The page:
Professor Rhonda Reinholtz, Psychology
You will be required to write one 2,500-word paper on a topic of your choice relevant to clinical psychology. The paper will be worth 100 points. The paper must be 2,250 – 2,750 words, typed and double-spaced, not including the reference list. You may not include lengthy quotations of DSM diagnostic criteria.
You will need to submit the final draft of the paper via Dropbox and turn in a printed copy. The paper will be completed in three stages; you will complete a first draft, turned in only through Dropbox, that I will review; a polished draft that your writing fellow will review; and a final version. The first draft should be around 1,500 words but can be only an outline or can be full length, and the second draft (the one turned in to the writing fellows) should be full length. Although I will read through first drafts that are turned in after the due date, I may not do so in a timely manner and you may not be able to make use of my feedback before the draft is due to the writing fellows.
The focus of the term paper assignment is for you to produce a thoughtful exploration of a topic or question relevant to clinical psychology. Your topic may be a particular diagnosis, a research design issue, an aspect of psychotherapy such as transference or play therapy, or virtually any other topic that reflects some facet of clinical psychology. The challenge of the assignment will be to demonstrate that you have synthesized ideas from different sources and have developed a sophisticated understanding of your topic. Your paper must convey to the reader that you have a sound grasp of the concepts about which you are writing and the clinical and/or research implications or challenges of those concepts.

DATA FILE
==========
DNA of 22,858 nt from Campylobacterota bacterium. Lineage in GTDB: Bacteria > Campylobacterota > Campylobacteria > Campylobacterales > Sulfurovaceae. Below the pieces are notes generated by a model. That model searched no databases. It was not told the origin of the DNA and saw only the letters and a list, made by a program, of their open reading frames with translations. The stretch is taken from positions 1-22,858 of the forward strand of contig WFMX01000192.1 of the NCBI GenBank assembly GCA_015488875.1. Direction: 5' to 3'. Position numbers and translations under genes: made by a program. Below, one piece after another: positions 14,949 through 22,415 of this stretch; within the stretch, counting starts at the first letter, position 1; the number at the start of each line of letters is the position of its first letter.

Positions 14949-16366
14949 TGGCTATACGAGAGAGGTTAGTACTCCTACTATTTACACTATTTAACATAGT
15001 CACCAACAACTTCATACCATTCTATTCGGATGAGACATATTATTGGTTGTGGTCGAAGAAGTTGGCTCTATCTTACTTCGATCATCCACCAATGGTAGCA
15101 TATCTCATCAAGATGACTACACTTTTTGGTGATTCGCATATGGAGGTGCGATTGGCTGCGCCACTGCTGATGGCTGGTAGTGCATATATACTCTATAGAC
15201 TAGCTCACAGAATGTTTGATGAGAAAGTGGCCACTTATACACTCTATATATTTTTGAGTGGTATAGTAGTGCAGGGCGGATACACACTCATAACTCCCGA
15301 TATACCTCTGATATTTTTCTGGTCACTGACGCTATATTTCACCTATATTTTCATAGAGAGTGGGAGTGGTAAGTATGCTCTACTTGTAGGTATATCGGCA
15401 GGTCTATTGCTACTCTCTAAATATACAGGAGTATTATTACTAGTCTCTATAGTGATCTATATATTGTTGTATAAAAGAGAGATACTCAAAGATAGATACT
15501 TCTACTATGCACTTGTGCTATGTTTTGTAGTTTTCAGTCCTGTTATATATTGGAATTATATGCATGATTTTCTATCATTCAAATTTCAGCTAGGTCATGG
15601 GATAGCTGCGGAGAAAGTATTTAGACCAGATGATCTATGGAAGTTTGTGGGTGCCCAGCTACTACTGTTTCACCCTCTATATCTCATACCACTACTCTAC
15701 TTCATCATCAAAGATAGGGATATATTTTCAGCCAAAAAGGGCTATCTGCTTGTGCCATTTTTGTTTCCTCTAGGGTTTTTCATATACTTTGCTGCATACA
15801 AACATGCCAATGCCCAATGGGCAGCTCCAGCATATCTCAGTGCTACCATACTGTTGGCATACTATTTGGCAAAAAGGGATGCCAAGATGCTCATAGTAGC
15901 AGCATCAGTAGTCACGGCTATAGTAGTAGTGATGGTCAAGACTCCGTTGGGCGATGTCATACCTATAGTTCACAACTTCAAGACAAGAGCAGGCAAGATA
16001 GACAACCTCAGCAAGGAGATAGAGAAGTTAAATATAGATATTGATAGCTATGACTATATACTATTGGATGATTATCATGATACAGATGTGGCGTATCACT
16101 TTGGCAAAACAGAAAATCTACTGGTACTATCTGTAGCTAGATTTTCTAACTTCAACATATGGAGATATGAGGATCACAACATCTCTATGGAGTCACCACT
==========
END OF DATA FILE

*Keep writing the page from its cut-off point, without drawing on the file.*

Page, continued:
The paper is not a literature review; your focus should be on presenting an understanding of a clinical idea rather than on presenting summaries of research findings. You will need to cite research in order to support the points you are discussing, but the main purpose of the paper is not merely to list research studies and results. The main purpose is to use the research studies and results as a way of developing an understanding of a clinical issue and presenting that understanding to the reader. One way to think of what you need to convey in your paper is to imagine one of your friends asking about your paper topic – you should be able to describe the idea / conflict / situation about which you are writing in a way that clearly shows you understand what it means, why it is important, and so on—you wouldn’t answer a friend’s question by reeling off statistics, demographics, and other methodology details, but might mention such information while primarily telling your friend what is important and interesting about the data and how you understand it. Your paper won’t be written in the sort of conversational tone you would use with a friend, but if you can’t easily explain your topic and its implications to a peer, your paper probably is not accomplishing the goal of demonstrating to me that you have a sophisticated understanding of your topic.
You are required to use at least five articles from peer-reviewed journals that are not assigned class readings. You may use as many additional sources as you wish, including books, as long as you are making substantial use of at least five journal articles. You may use the class readings only minimally; a paper that relies on information from a required reading for the class will be penalized. Similarly, a paper that primarily focuses on only one or two articles or only one author, with minimal incorporation of additional sources, is not acceptable. Grading criteria for the paper include content, depth, clarity of writing, and typos/proof-reading (see Paper Grading Sheet in the Content section of the Learn@UW website).